Appalachian Patria

Appalachian Intellectual. To me that means plain thinking. I am A Non Commissioned Officer in the Army Reserves. Let me say...My views expressed here are mine and not those of The U.S. Army, Army Reserve or my fellow brethren in The National Guard. This is entirely Sua Sponte. This is My Thinking. I'm single and in my mid 30's. Politicaly, I'm a Libertarian. (Again, Sua Sponte.I do not represent the Libertarian Party.)I love my native Appalachia, Rock n Roll and...I love God.

Location: Brevard, North Caroilina

I started blogging for two reasons. I was concerned about the changes to the area I live in, Southern Appalachia and I was about to go to the war. I was in Iraq in 06 and 07 and now Kuwait in 11 and 12. Blogging was a means of documenting my experiences and hoping it would help gain clarity. I don't feel that way about it any more. It's said people write blogs because they are frustrated, that's why people read them too. That makes us sound apocalyptic. Are we? Let it be said, what I say here is of my own thinking. This is entirely Sua Sponte and not an official representation of the U.S. Military or the U.S. Government as a whole.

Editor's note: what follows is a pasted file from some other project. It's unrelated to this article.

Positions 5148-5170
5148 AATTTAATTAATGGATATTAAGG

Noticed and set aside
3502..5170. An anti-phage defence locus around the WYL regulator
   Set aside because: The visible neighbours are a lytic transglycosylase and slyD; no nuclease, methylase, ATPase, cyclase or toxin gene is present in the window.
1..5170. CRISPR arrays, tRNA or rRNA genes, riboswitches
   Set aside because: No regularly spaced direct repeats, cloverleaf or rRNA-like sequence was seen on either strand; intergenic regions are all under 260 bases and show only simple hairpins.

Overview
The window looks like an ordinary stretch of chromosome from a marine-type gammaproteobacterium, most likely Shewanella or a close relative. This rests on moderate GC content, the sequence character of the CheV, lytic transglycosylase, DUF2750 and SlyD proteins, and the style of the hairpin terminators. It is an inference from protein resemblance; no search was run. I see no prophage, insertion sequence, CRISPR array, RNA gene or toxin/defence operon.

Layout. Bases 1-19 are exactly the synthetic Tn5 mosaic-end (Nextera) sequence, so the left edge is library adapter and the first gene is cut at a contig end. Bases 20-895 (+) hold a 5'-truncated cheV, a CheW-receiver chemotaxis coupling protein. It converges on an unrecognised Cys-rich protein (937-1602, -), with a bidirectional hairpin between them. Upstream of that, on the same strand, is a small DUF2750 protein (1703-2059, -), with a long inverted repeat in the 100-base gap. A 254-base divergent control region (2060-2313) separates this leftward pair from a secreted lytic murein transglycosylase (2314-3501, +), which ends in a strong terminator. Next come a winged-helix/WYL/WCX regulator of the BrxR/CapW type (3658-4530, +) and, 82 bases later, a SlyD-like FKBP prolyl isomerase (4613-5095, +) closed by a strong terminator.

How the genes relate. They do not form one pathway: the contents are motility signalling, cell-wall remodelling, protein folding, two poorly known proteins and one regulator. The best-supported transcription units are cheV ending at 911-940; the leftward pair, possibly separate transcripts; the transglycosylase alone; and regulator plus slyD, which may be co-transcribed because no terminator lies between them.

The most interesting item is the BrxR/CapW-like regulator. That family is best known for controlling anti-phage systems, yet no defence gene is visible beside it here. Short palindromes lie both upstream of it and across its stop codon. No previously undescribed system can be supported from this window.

Sunday, April 27, 2008

Lonely Places

"Liberty, according to my metaphysics is a self-determining power in an intellectual agent. It implies thought and choice and power."
John Adams